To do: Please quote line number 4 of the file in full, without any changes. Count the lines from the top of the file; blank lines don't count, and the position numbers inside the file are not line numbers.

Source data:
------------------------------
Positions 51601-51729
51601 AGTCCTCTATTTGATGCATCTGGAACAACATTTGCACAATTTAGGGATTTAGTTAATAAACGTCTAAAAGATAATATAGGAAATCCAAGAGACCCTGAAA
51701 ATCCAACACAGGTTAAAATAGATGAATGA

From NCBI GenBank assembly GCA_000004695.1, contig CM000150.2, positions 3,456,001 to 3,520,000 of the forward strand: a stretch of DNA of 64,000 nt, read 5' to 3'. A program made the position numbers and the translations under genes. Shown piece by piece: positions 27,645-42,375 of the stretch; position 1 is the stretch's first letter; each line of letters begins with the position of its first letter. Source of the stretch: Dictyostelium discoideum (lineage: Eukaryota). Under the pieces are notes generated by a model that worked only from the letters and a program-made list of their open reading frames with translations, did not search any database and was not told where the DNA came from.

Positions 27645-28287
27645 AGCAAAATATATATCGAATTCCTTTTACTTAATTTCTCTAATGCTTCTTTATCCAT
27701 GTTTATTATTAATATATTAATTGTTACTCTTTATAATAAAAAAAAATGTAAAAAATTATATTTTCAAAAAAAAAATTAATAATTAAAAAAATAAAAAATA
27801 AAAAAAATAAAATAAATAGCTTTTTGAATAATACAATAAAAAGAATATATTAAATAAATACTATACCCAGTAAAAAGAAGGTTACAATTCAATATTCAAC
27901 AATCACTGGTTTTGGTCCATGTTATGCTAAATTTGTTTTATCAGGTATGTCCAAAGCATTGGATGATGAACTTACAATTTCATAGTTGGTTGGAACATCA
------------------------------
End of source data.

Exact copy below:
From NCBI GenBank assembly GCA_000004695.1, contig CM000150.2, positions 3,456,001 to 3,520,000 of the forward strand: a stretch of DNA of 64,000 nt, read 5' to 3'. A program made the position numbers and the translations under genes. Shown piece by piece: positions 27,645-42,375 of the stretch; position 1 is the stretch's first letter; each line of letters begins with the position of its first letter. Source of the stretch: Dictyostelium discoideum (lineage: Eukaryota). Under the pieces are notes generated by a model that worked only from the letters and a program-made list of their open reading frames with translations, did not search any database and was not told where the DNA came from.